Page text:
Think of this as Volume 17, Number 2 of A-Clue.com, the online newsletter I've written since 1997. Enjoy.
It's because, as a reporter, I'm a polymath. My knowledge is a mile wide and an inch deep.
Journalism is my home because it lets me skip around from beat-to-beat depending on what interests me. Even for a journalist I'm not rich, for just that reason. Most journalists stick with one area, developing deep expertise, becoming pundits in those areas of expertise. I don't. I research an area and, once I decide I'm finished with it, I take my journalistic skill set and go somewhere else.
The first was, don't worry as much about the money as the work. You'll only spend the money, the work will abide.
The second was, if you want to have a good living as a journalist, find a spouse with a good job. I got lucky there, too. Best of all, she has found success by applying rule number one, worry first about the work. So we're both happy.
One area of continuing interest to me has been the future of journalism in an online world. From my first days in journalism I mocked-up online journals, and I cashed my first check for online journalism in 1985. By 1995 I'd learned enough so that, when the CEO of Cox Enterprises (below, right) told the Atlanta Press Club he'd prosper online by simply “repurposing” existing content, I had a laughing fit.
Since then I have been telling publishers that they need to know who is reading their stuff, that they need to become experts in what is happening in their communities, and that they need to leverage this knowledge to gain buyers for the sellers they represent. To my knowledge none has really taken up this challenge. Instead they have given their excess ad inventory over to third parties and put up “paywalls” that close casual readers off to their content, and keep others from linking to it.
Newspapers are cicling the drain. They won't come back. It's because they, like this reporter, remain a mile wide and an inch deep. They actually bought the nonsense that they were “monopolies” within their markets, so that when only one newspaper remained in a town they would stop competing, and expect money to flow them to them like water, as it always had.
I have no pity on them. They have destroyed the business I grew up in, the one business I ever wanted to be in. Yet I, a pitiful scribe, continue to make money doing what I consider journalism, while they flounder, and wither, and die.
Can this industry be saved?
Why yes, it can, by a new generation of entrepreneurs who can grow deep roots in the ruins. It's depth, not breadth, that makes money online.
The New York Times, of all people, actually caught a clue when they hired blogger Nate Silver a few years ago. His contract wisely stipulated that he maintain control of what had been his site, so that when an ombudsman slapped him down like a common employee last year he was able to slap back.
What “Fivethirtyeight" offered, however, was not a blog and was not just “math.” It was depth, and discipline. Silver is a numbers geek, devoted to a methodical process, and he has worked that process consistently. He got all the numbers, he crunched all the numbers, and he stayed on the beat even when the news dialog wasn't coming his way. He became “the only choice” for those seeking political odds.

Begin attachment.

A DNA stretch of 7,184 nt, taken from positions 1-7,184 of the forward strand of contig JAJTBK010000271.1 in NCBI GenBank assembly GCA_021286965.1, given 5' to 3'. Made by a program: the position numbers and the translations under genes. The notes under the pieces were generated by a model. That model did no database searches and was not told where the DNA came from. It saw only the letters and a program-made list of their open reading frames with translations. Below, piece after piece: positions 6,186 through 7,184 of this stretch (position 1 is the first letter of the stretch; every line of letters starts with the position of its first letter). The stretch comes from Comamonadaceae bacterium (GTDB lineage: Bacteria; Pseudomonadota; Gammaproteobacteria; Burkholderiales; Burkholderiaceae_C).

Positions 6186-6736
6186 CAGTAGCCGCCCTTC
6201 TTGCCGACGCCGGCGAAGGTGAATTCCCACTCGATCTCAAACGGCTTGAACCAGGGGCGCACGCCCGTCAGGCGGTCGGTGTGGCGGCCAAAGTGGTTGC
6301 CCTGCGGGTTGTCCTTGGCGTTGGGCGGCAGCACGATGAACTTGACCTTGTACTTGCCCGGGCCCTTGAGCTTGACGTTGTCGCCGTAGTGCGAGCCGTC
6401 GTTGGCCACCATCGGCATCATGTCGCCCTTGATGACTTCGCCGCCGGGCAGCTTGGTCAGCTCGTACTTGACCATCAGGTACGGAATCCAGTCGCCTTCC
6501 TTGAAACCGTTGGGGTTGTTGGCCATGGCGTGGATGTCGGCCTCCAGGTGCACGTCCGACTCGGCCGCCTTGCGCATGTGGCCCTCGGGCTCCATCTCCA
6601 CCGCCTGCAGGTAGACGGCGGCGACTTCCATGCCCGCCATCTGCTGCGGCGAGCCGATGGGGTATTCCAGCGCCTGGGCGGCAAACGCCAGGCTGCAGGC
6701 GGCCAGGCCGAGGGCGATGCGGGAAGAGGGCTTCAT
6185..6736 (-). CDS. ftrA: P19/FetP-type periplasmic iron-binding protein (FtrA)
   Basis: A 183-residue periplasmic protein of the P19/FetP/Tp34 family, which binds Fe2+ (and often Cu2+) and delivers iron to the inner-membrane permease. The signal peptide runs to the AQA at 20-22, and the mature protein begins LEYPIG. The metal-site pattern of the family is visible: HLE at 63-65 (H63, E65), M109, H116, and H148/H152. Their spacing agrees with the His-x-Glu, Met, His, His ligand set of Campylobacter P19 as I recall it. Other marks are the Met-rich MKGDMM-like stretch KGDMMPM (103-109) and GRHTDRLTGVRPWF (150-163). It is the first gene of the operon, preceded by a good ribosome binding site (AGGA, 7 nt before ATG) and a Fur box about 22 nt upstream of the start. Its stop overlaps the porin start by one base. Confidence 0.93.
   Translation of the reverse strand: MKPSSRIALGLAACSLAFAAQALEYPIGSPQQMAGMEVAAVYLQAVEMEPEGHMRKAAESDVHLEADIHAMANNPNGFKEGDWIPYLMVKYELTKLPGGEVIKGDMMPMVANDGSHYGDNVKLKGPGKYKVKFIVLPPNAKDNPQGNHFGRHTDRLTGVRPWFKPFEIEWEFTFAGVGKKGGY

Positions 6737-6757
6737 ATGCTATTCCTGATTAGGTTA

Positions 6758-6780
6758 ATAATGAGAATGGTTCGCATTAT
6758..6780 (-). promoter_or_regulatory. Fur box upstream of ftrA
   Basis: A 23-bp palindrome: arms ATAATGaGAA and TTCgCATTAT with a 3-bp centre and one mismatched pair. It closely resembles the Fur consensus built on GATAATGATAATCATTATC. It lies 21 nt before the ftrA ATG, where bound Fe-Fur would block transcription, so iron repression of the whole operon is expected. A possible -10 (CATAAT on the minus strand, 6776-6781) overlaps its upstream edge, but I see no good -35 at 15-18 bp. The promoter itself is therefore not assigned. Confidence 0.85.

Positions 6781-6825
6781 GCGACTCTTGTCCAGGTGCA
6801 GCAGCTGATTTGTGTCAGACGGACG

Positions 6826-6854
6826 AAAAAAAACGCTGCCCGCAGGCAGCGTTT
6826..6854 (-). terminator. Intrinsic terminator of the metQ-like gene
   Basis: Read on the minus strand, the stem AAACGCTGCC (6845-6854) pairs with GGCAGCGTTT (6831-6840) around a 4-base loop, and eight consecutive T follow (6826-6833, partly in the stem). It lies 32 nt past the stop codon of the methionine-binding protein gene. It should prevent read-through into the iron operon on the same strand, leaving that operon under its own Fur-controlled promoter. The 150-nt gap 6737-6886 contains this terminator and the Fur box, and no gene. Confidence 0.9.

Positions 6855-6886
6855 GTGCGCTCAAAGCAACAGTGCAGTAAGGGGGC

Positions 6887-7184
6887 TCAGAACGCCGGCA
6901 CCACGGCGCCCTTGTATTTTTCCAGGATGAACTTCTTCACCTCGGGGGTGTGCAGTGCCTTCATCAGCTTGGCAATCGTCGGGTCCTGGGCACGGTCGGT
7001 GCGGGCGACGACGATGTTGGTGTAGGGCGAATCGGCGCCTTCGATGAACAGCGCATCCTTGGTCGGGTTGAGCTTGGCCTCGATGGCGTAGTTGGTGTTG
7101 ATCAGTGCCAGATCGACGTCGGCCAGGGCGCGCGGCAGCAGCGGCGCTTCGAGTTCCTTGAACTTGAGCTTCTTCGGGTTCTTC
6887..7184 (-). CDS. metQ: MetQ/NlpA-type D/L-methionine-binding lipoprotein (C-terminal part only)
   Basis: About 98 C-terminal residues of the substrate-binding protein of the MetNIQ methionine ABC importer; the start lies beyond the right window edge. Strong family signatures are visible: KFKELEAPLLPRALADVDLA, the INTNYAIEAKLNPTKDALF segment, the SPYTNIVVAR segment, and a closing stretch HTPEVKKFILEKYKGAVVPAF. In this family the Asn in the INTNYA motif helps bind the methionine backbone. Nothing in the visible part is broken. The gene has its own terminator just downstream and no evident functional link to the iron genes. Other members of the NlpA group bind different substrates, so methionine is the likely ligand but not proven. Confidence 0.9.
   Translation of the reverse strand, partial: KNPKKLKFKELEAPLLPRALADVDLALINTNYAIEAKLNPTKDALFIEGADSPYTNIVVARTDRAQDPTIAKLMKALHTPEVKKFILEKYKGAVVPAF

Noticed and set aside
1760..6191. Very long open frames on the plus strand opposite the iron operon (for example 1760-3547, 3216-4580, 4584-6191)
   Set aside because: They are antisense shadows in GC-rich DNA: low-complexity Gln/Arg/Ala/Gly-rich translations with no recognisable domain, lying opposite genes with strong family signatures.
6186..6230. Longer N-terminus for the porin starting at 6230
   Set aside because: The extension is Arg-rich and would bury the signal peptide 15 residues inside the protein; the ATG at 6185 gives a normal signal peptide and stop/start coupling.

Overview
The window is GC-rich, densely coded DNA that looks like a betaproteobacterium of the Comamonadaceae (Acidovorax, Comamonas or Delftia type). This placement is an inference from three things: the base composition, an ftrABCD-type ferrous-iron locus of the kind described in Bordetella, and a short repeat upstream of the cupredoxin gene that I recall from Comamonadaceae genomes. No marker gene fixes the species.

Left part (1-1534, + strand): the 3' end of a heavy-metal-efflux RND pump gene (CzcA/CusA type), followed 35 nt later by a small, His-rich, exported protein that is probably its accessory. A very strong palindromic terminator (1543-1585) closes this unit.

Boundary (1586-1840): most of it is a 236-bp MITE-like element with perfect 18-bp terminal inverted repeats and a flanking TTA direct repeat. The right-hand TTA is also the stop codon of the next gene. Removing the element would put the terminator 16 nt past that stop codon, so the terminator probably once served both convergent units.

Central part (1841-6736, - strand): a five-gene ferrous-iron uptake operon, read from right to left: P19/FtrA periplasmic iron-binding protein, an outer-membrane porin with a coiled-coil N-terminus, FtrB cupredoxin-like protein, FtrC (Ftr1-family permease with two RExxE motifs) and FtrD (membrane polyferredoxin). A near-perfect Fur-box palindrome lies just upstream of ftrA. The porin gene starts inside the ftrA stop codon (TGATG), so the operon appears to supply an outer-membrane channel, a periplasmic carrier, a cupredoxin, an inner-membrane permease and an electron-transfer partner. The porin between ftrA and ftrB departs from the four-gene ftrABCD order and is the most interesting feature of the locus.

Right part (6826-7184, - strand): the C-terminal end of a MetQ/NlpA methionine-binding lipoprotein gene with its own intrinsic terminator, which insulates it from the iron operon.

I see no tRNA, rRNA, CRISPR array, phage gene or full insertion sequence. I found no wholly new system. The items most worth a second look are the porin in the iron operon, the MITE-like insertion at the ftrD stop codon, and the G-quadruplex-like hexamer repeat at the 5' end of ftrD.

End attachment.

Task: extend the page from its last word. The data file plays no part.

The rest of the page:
The only choice. That's who and what wins on the Internet. The only choice. You have to provide enough depth to be the only choice, on something, and then you can make money here.
Atlanta is only a choice if you have the resources to gain enormous depth on that broad subject. No newspaper has ever done that. In fact, they weren't doing it when the web was spun. They never had the news monopoly they claimed to have. Already, in the mid-1990s, this city had hyper-local media, a business model, a legal paper, and an entertainment paper. The idiots at The Atlanta Journal-Constitution never noticed any of this, because they had editors running the business, and the only person qualified to run any business is a businessperson.
When I want to know what's happening in Atlanta retail today, I go to Tomorrow's News Today. When I want to know what's happening in my neighborhood, I go to Decatur Metro. There are still huge opportunities here for sites covering Atlanta entertainment better than Creative Loafing, that cover Atlanta sports in real depth, that cover other areas of business, that cover all sorts of things.
But if I were going into the business of creating an Atlanta newspaper today, here is what I would do. I would research the area thoroughly. I would find every web site, every blog, every index doing anything interesting. Then I would create an ad network around those products, and offer those site managers more money than they were currently making to join it. I'd build an ad network, not a newspaper. Then, over time, I'd bring each of these sites into an umbrella organization, and when I “announced” my newspaper I'd have the “greatest journalists in town” all working for me, as they had been for some time.
You can do this, too. Me? I'm going to write another story.